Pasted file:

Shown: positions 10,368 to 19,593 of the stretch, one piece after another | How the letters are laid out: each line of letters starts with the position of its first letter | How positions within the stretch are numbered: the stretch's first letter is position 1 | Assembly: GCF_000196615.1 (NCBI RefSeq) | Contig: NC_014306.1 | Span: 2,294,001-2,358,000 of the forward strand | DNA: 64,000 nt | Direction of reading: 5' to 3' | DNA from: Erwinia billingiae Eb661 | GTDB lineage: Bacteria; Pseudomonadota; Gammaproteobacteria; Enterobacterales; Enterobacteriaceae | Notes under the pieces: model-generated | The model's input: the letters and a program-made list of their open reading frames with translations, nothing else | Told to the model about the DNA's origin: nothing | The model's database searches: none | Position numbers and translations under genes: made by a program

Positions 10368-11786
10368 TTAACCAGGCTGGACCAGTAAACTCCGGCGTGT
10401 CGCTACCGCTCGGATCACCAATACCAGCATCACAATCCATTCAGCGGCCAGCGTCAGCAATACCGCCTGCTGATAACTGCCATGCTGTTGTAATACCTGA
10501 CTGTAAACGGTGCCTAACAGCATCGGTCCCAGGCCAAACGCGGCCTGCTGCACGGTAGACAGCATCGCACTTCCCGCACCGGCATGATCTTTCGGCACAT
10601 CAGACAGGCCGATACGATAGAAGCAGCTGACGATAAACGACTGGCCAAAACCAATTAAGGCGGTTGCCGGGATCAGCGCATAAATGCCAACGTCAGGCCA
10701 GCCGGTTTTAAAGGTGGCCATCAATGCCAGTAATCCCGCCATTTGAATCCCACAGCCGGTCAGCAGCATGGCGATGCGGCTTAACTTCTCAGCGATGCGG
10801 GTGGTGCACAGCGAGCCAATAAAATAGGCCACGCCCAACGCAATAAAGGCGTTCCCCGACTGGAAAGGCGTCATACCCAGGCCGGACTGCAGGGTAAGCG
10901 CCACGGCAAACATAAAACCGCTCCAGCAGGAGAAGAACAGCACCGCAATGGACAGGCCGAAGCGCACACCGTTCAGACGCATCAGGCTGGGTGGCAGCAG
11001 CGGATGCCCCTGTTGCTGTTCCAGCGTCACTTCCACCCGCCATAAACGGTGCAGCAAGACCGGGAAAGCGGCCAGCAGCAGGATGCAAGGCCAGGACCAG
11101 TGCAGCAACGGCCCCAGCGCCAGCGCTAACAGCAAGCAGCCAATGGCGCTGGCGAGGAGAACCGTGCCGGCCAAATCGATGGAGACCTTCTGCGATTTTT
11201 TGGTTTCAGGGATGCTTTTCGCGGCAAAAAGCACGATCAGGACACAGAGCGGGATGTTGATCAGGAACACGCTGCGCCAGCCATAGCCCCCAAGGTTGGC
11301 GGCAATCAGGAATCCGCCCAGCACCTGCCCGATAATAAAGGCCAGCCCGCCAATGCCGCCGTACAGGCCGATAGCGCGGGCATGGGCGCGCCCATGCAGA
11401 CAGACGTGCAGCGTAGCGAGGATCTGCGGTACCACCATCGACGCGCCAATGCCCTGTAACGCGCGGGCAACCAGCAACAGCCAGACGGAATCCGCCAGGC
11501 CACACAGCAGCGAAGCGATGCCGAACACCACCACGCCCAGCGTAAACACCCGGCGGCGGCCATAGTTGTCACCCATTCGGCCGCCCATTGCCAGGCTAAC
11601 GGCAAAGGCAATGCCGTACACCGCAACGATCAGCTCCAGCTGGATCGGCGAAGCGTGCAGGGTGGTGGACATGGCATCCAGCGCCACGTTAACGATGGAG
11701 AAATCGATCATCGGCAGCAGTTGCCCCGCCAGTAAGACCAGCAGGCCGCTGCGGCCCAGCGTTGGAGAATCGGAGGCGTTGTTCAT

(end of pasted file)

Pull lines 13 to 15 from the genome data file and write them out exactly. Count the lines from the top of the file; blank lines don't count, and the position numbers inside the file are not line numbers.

11301 GGCAATCAGGAATCCGCCCAGCACCTGCCCGATAATAAAGGCCAGCCCGCCAATGCCGCCGTACAGGCCGATAGCGCGGGCATGGGCGCGCCCATGCAGA
11401 CAGACGTGCAGCGTAGCGAGGATCTGCGGTACCACCATCGACGCGCCAATGCCCTGTAACGCGCGGGCAACCAGCAACAGCCAGACGGAATCCGCCAGGC
11501 CACACAGCAGCGAAGCGATGCCGAACACCACCACGCCCAGCGTAAACACCCGGCGGCGGCCATAGTTGTCACCCATTCGGCCGCCCATTGCCAGGCTAAC